Ambiguity of human gene symbols in LocusLink and MEDLINE: creating an inventory and a disambiguation test collection
Genes are discovered almost on a daily basis and new names have to be found. Although there are guidelines for gene nomenclature, the naming process is highly creative. Human genes are often named with a gene symbol and a longer, more descriptive term; the short form is very often an abbreviation of the long form. Abbreviations in biomedical language are highly ambiguous, i.e., one gene symbol often refers to more than one gene.Using an existing abbreviation expansion algorithm,we explore MEDLINE for the use of human gene symbols derived from LocusLink. It turns out that just over 40% of these symbols occur in MEDLINE, however, many of these occurrences are not related to genes. Along the process of making an inventory, a disambiguation test collection is constructed automatically.
|*Databases, Genetic, *Genes, *MEDLINE, *Terminology, *Vocabulary, Controlled, Algorithms, Humans, Unified Medical Language System|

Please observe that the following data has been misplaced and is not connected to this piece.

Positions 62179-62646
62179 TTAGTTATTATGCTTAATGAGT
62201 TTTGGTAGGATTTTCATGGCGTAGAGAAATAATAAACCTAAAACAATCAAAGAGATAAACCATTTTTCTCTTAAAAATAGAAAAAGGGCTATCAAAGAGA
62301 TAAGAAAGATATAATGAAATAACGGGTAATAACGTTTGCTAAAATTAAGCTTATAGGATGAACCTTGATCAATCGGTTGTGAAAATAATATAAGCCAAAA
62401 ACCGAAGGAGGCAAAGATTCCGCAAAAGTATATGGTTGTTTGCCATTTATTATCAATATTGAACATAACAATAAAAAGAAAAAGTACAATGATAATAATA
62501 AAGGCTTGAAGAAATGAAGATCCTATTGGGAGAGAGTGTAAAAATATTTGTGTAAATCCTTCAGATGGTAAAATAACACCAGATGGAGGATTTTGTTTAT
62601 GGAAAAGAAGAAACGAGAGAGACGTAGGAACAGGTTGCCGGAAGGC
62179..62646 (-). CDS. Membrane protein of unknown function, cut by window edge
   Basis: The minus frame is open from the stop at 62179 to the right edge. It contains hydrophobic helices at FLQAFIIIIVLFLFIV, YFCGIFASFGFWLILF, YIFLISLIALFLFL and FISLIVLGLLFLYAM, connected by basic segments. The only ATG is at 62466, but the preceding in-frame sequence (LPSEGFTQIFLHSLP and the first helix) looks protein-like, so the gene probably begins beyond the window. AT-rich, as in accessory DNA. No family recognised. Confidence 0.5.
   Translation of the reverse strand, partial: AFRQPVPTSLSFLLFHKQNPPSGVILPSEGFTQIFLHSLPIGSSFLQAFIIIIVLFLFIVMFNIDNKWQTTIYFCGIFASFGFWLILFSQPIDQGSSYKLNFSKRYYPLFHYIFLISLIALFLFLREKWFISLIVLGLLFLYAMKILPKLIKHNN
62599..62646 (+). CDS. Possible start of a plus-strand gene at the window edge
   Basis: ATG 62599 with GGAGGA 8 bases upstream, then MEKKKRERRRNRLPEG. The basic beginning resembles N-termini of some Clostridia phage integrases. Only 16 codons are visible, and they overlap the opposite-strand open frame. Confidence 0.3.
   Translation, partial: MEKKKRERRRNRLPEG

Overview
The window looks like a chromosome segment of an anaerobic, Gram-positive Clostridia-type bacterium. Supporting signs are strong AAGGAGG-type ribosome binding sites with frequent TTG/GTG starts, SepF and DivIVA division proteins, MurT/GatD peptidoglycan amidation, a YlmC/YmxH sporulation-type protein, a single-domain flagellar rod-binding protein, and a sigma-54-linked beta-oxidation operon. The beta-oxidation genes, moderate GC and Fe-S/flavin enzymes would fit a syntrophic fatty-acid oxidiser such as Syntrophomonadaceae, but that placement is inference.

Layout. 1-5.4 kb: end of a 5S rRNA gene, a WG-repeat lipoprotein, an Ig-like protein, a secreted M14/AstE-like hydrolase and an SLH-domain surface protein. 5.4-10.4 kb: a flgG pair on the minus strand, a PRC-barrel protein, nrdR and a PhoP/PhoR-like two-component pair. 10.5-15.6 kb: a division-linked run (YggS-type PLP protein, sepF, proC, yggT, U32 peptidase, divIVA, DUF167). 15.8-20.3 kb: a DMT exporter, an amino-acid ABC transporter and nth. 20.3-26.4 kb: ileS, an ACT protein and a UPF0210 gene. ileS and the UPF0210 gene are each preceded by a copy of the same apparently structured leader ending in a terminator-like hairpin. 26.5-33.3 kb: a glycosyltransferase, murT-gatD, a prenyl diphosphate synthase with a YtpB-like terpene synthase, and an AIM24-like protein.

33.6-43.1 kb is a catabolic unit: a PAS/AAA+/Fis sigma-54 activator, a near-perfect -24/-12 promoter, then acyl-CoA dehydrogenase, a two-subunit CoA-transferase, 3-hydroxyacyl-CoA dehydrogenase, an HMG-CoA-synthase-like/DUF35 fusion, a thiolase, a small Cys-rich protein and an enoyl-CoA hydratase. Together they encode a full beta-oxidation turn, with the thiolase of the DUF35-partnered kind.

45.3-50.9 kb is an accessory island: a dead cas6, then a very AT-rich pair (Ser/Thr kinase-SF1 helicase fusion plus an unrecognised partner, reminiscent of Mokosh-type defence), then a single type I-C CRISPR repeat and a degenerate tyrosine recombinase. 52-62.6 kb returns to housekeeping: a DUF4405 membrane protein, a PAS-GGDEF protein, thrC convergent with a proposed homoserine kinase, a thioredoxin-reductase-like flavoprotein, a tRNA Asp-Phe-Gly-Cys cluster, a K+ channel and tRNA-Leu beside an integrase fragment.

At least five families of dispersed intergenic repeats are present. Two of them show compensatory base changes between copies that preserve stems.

|Proceedings : a conference of the American Medical Informatics Association / . AMIA Annual Fall Symposium. AMIA Fall Symposium|
|Organisation||Erasmus MC: University Medical Center Rotterdam|
Weeber, M, Schijvenaars, R.J.A, van Mulligen, E.M, Mons, B, Jelier, R, van der Eijk, C.C, & Kors, J.A. (2003). Ambiguity of human gene symbols in LocusLink and MEDLINE: creating an inventory and a disambiguation test collection. Proceedings : a conference of the American Medical Informatics Association / . AMIA Annual Fall Symposium. AMIA Fall Symposium, 704–708. Retrieved from http://hdl.handle.net/1765/10293